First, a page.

The Cutlass Bearing
Replacing a cutlass bearing is not a tough project but does require some thought. On some boats the bearing is inside the dead wood making replacement more of a task than when it's mounted in a strut. These instructions deal with replacing a strut mounted cutlass bearing.
While there are some commercial tools designed for cutlass bearing removal they a bit pricey for a DIY to replace just one bearing. Some owners associations have purchased them and allow their members free use of the tool. The Catalina 34 organization owns one such tool. They work well however and don't require the shaft be removed, a big plus.
Occasionally when a bearing has been installed for a while they can become frozen or corroded in place. In these instances the shaft would need to be removed anyway even if you had a cutlass bearing tool. This article focuses on the removal of a cutlass bearing once the shaft has already been removed.
Cutlass vs. Cutless®
Before we move on I should address the issues of the words cutlass vs. Cutless®. The word Cutless® is a registered trademark of Duramax Marine® LLC. It is a BRAND NAME for a sleeve or stave bearing.
Duramax purchased this name, and product, from Firestone Rubber many years ago. When Firestone developed the product they named it the Cutless®. This is a branded product name. People call soda "Coke" all the time, even if it is not the brand they are drinking. In time the industry began using the spelling cutlass perhaps because a windlass is not a windless, I don't really know, but it happened.. The long and short is that over time the word spelled cutlass has become an industry wide accepted generic term whether Duramax likes this or not. It is very tough to change history after it has evolved........
It should be noted that Duramax strongly disagrees with anyone using the term Cutlass, with an "a", as they feel it is simply too close to the word Cutless®, which is their brand of stave or sleeve bearing. They feel using the word cutlass is intentionally misleading.
Duramax has been fighting hard to get anyone they can to stop using the word cutlass, including me. When I spoke with them I made sure to mention the bearing I used was not one of theirs, so if I used the word Cutless®, it would be false advertising and unfair to my readers. On top of that using the word Cutless® would be free advertising for Duramax.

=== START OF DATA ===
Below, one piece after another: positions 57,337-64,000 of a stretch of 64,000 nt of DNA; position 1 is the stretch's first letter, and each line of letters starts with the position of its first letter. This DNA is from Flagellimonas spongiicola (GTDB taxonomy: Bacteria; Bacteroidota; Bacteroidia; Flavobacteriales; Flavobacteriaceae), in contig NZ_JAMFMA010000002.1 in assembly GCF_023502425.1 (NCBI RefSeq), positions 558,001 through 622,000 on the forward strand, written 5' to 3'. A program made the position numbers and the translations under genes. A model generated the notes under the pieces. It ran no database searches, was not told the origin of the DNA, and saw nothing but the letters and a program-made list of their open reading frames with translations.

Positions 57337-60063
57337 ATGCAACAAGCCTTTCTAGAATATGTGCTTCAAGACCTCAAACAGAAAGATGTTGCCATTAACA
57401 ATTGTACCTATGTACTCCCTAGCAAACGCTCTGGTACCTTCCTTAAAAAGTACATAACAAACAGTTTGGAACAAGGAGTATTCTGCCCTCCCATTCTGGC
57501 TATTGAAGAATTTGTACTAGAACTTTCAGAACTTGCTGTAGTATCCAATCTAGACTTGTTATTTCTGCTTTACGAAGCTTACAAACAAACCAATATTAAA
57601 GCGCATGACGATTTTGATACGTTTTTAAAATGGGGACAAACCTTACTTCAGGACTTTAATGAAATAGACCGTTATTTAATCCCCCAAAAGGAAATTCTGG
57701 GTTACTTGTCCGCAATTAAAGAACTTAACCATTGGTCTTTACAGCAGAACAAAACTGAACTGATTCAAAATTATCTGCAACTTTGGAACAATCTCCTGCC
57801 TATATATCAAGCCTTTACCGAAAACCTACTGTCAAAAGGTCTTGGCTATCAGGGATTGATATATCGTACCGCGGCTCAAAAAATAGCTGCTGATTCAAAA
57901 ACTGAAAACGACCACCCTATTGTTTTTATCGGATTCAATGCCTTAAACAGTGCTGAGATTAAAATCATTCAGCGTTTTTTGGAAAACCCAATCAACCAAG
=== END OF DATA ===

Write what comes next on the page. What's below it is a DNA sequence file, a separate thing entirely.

I could really care less about the free advertising aspect, but if I did not use a Duramax bearing I am simply not going to call it a Cutless®. This is kind of like re-filling Heinz Ketchup bottles in a restaurant with generic ketchup. It's not Heinz, so why try to pretend it is... This bearing was not a Cutless®, so I am not going to call it one...
Duramax owns the rights to the word Cutless®, in many countries, though Australia recently shot them down because they feel the word cutlass is an accepted "generic" term..
The proper generic term for these bearings is stave bearing or sleeve bearing. So where's the rub? Sadly the vast majority of boaters would not know what I am talking about, had I used the title; "Replacing A Sleeve Bearing".. I chose the word cutlass carefully because it is well accepted, and understood by most boaters, as to what it is/describes. Had I physically used a Cutless® bearing then I would have used the word Cutless® but this one was not a Cutless® brand....
It should be noted that Vetus, a considerably larger world wide marine company than Duramax, continues to market their stave/sleeve bearings, even in the USA, as Cutlass bearings...
So Cutless® is a brand name. Duramax feels using the word cutlass is an infringement on their trade mark. Vetus, many magazines, marine chandlers, books and history seem to accept the word cutlass as generic. My readers will have to decide whether to call it a Cutless®, cutlass, stave or sleeve bearing. I have simply chosen a term that is well accepted and understood by most boaters.....
Remove Set Screws